Three questions with the project's executive director
Two-and-a-half years ago, at a meeting in Cambridge, leaders of 42 of America's top libraries and research institutions decided that the time had come to build something together. But what was that thing? After a half hour, Robert Darnton told The Atlantic last year, the group was able to agree on a single sentence: "It's a worthy effort, and we are willing to work together toward it." The "it" in question: a national, digital public library.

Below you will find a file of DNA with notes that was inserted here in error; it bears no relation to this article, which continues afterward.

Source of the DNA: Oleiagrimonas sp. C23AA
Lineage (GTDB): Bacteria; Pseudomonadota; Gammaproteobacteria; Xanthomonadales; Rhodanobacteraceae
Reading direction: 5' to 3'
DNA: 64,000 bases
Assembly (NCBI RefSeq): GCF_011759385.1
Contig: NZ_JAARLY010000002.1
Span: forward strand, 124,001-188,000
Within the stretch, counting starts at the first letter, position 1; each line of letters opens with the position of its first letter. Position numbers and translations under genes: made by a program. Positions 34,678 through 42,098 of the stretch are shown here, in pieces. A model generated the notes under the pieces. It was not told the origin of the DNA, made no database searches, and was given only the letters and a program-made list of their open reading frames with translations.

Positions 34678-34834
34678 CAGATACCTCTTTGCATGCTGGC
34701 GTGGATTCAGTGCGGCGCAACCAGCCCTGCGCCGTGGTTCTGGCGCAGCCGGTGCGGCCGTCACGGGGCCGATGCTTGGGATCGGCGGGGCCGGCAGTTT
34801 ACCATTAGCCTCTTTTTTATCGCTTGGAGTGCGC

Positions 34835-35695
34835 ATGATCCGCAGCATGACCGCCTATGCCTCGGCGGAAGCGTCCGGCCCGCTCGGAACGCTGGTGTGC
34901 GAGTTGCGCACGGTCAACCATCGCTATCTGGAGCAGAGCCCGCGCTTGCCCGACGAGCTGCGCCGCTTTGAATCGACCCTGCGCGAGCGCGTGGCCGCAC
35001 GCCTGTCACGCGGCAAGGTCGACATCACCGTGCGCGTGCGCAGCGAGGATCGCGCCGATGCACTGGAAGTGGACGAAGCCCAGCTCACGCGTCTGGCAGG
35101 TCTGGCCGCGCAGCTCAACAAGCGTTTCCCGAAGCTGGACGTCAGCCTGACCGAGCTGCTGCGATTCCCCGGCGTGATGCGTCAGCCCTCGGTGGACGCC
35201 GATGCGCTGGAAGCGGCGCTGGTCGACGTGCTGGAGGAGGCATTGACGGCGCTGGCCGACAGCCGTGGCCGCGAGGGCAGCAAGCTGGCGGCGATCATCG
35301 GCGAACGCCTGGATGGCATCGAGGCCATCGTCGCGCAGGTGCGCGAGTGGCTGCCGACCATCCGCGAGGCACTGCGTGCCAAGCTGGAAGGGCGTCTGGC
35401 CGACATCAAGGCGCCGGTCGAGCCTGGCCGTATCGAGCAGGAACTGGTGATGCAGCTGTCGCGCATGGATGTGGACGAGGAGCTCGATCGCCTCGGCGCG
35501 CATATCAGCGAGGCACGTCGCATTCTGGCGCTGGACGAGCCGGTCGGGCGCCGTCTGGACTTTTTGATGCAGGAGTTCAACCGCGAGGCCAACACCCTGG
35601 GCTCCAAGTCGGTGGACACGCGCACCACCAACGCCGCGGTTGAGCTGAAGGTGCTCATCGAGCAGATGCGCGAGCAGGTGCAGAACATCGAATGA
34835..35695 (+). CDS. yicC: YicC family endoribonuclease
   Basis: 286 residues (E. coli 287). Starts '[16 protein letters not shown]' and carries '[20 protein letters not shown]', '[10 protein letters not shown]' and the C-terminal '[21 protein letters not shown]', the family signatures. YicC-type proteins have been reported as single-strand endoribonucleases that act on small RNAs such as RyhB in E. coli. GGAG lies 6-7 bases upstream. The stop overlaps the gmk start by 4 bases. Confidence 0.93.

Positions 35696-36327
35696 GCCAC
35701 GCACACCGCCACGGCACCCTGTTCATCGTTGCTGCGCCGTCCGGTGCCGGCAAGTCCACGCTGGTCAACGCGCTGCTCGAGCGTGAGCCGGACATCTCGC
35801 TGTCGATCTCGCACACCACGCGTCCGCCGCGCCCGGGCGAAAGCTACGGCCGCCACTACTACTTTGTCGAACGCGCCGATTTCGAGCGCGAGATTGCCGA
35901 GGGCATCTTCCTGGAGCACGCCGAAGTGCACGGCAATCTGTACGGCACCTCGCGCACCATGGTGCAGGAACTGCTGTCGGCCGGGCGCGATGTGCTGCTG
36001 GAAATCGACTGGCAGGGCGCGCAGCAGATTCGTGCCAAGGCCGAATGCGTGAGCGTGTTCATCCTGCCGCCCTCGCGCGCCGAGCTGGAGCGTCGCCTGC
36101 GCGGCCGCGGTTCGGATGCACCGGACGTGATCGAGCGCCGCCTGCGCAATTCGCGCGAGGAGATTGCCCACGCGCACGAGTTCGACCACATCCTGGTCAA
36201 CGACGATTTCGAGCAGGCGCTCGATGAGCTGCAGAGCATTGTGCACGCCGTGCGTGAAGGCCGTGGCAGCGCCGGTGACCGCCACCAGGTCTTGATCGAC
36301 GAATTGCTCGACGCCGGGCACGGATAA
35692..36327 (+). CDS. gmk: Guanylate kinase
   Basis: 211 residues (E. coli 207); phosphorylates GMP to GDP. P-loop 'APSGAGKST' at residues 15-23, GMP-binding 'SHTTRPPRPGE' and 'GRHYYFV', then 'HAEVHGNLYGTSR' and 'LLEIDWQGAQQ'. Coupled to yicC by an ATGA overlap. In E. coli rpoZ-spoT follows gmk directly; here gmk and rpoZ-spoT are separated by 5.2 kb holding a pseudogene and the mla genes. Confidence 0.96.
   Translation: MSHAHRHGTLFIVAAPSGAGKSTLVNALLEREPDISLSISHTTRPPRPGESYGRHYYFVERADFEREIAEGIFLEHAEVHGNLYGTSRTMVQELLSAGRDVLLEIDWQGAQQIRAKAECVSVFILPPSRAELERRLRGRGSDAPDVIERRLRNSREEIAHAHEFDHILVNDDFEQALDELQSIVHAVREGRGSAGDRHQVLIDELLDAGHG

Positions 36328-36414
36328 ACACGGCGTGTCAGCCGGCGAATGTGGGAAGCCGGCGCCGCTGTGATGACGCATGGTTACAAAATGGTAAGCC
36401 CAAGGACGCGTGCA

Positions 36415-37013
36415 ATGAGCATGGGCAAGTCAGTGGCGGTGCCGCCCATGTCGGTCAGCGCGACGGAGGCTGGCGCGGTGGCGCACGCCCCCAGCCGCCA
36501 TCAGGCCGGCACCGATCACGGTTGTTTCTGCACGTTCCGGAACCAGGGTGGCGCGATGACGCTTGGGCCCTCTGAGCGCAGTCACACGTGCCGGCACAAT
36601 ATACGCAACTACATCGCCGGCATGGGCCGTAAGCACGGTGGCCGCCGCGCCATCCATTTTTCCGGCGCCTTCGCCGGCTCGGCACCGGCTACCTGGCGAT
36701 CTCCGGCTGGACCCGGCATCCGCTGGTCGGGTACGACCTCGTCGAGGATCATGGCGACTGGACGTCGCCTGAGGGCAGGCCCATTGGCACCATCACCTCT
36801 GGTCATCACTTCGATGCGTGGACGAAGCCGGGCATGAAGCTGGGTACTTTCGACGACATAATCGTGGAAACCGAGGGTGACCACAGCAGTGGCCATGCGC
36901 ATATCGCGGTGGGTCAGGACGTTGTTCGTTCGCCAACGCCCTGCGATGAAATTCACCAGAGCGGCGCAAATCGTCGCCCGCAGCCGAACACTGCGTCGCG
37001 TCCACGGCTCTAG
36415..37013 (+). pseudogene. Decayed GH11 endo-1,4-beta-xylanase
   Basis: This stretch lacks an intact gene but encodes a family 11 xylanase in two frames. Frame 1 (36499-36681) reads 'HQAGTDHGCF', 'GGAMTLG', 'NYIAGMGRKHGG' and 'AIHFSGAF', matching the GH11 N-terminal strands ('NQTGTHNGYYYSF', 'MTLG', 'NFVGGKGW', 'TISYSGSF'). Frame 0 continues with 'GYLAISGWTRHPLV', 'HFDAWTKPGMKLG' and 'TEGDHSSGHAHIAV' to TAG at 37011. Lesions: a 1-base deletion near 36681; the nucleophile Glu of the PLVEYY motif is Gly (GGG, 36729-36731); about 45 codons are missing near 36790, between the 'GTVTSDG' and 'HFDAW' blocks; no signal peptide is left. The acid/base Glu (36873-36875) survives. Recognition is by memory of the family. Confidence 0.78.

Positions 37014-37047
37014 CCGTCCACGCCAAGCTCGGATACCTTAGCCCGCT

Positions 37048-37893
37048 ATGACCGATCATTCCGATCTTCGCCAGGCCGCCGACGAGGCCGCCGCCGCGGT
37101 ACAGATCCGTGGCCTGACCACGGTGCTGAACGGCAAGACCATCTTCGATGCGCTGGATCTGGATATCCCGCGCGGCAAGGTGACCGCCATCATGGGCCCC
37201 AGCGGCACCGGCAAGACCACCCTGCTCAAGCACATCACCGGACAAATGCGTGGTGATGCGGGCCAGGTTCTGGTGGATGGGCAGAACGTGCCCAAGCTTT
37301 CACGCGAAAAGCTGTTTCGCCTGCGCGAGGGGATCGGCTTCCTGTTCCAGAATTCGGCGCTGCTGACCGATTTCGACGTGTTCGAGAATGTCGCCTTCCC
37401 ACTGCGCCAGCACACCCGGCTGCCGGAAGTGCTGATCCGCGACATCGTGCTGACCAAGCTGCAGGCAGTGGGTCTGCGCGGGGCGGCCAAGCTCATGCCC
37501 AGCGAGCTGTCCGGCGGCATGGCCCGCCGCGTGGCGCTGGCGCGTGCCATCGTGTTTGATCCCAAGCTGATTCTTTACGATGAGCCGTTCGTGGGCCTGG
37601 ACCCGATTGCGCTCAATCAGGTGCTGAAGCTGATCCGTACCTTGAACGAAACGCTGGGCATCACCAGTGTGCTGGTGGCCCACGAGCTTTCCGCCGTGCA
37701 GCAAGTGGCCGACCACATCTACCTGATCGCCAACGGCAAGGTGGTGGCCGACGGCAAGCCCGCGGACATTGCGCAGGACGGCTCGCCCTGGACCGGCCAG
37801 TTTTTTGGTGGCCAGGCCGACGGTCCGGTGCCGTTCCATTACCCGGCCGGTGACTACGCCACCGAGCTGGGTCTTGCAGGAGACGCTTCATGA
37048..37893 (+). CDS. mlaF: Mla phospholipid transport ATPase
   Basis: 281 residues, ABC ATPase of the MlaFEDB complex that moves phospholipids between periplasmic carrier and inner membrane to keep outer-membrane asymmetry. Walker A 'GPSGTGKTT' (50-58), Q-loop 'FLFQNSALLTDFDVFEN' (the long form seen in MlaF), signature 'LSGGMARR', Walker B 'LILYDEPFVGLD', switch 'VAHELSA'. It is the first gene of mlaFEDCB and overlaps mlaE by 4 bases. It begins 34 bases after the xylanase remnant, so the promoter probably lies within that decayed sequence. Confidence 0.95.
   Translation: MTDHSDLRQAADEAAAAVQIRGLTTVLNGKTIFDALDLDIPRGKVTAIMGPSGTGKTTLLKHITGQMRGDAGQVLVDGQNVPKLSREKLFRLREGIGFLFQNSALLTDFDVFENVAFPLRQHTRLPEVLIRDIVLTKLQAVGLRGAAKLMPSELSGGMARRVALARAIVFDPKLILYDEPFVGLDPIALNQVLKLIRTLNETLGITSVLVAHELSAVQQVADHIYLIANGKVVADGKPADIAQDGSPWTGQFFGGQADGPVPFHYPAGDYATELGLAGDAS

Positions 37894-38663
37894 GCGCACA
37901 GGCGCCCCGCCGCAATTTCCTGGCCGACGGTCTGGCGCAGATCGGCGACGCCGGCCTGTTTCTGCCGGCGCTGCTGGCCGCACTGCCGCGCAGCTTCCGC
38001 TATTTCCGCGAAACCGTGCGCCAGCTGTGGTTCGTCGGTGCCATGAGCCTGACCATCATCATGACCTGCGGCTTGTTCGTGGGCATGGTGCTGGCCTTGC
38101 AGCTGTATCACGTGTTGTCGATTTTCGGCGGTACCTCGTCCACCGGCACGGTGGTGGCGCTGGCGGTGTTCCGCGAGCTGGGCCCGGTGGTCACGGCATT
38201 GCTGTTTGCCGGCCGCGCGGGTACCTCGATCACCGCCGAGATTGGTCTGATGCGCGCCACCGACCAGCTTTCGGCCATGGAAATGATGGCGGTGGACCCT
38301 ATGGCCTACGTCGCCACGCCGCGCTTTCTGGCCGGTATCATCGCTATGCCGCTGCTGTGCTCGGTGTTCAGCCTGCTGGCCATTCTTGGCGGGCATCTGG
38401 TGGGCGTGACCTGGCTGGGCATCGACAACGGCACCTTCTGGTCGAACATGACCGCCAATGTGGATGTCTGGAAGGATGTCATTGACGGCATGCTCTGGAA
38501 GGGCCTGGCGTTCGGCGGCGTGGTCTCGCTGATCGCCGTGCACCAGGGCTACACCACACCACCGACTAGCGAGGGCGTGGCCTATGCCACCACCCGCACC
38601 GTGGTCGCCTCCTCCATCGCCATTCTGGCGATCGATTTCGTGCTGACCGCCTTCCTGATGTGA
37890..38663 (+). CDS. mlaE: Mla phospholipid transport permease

If that moment was the Digital Public Library of America's conception, then today is its birth, with the launch of DP.LA, the effort's online home. I asked executive director Dan Cohen about what the DPLA had become in those intervening 20 months, and how he saw its role in American public life going forward. A lightly edited transcript of our conversation follows.